The old computer models that they had for most of my life showed that one summer the Bering Straight would not thaw in summer and we'd be straight into having glaciers covering Canada, the northern USA and huge parts of Europe and Asia.
A renewed glaciation is going to destroy way more cities and agricultural land than sea levels rising 10 m.
Low lying cities on ocean shorelines are libel to damage from tsunamis anyways.
10. We really desperately need better models of climate and the chemistry of the atmosphere and oceans to be able to know if we're at risk of another period of increased glaciation, or if we're in danger of the ice age we live in ending, or both.
We need to know what's broke and how it's broke before we going turning the world upside down to fix it. And we need to know it soon, just in case it turns out to be urgent.
That's how I see it.
I'm not surprised China doesn't want NSA software
I'm not surprised China doesn't want NSA software.
I'm sure the US government would not be happy if Chinese software was the only option for US citizens (the US government, especially Sen. Rogers complain about us Canadians having the mere option of Chinese software).
I just wonder why more governments are not following this path to protect their citizens.
This is an excellent article.
Its a pity there is not more plain speaking honest reporting done in this world.
Too many other journalists just parrot whatever lies and half-truths they are told, regardless of whether it is obvious lies. No newspaper should be in the business of spreading lies.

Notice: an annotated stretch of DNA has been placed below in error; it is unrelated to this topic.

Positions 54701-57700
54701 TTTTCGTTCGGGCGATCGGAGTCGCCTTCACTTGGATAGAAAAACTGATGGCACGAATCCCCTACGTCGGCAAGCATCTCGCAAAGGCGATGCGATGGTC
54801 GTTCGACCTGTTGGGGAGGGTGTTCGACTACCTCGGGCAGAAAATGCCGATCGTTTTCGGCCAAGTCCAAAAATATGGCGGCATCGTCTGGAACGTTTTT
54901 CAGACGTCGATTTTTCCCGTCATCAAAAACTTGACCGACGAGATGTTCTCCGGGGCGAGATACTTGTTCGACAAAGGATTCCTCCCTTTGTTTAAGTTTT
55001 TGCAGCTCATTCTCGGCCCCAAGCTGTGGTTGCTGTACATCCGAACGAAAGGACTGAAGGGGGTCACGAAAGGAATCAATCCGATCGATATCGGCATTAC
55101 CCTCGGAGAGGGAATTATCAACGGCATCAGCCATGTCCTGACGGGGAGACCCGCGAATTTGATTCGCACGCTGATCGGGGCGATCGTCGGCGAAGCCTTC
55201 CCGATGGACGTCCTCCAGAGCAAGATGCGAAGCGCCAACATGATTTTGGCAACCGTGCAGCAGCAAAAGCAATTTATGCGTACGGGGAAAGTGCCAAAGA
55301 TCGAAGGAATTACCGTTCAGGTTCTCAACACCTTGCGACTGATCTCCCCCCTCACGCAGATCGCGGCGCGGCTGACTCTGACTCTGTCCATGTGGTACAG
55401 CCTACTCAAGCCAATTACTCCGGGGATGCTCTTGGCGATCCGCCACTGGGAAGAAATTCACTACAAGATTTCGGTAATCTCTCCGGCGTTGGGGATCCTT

Too many newspapers and TV networks drop the "Sen. Smith said" and just repeat what Smith said as if it were a fact.
And even those that take the time and space to say "Sen. said" seldom ever point out that Smith is lying.
Well done Iain Thomson.
A monopoly is all we need
A monopoly is all our electronics industry needs to go up against now.
Fortunately there are many nations around the world with various rare earth ores. Unfortunately the pollution required to do the mining is so monumental that most nations require pollution controls that are not economically feasible.
Re: it's like prison. You don't get to say no but if you're lucky, you can pick the least painful
The linked article says that Gulf countries like to spread their dependence around so that they are not solely dependent on the USA.
Plus Russia has all the oil it needs in its own oil fields, Russia has no need to rip-off Gulf nations as part of its national energy policy.
"Generally, Arabian Gulf countries split arms buys to reduce dependence on the US, the specialist said. The UAE flies the Lockheed Martin F-16 and Dassault Mirage 2000-9, while the Saudis operate the Boeing F-15, as well as the Tornado and Typhoon."
Could you explain how in the world the UAE could benefit from a discrete conversation over this.
Maybe they could get a bribe to be quiet, but that would only benefit the bureaucrat concerned, not the UAE.
Borrowing the good old USA tactic of the little guy going to the press when he's up against a big powerful enemy seems to be the best solution.
From the linked article:
"A high-level UAE source said the two high-resolution Pleiades-type Falcon Eye military observation satellites contained two specific US-supplied components that provide a back door to the highly secure data transmitted to the ground station."
"France operates the Pleiades spy satellite in what is viewed as a critical piece of the nation’s sovereignty. Given that core competence, it seemed strange that France would use US technology, although there is an agreement between Paris and Washington over transfer of capabilities, analysts said."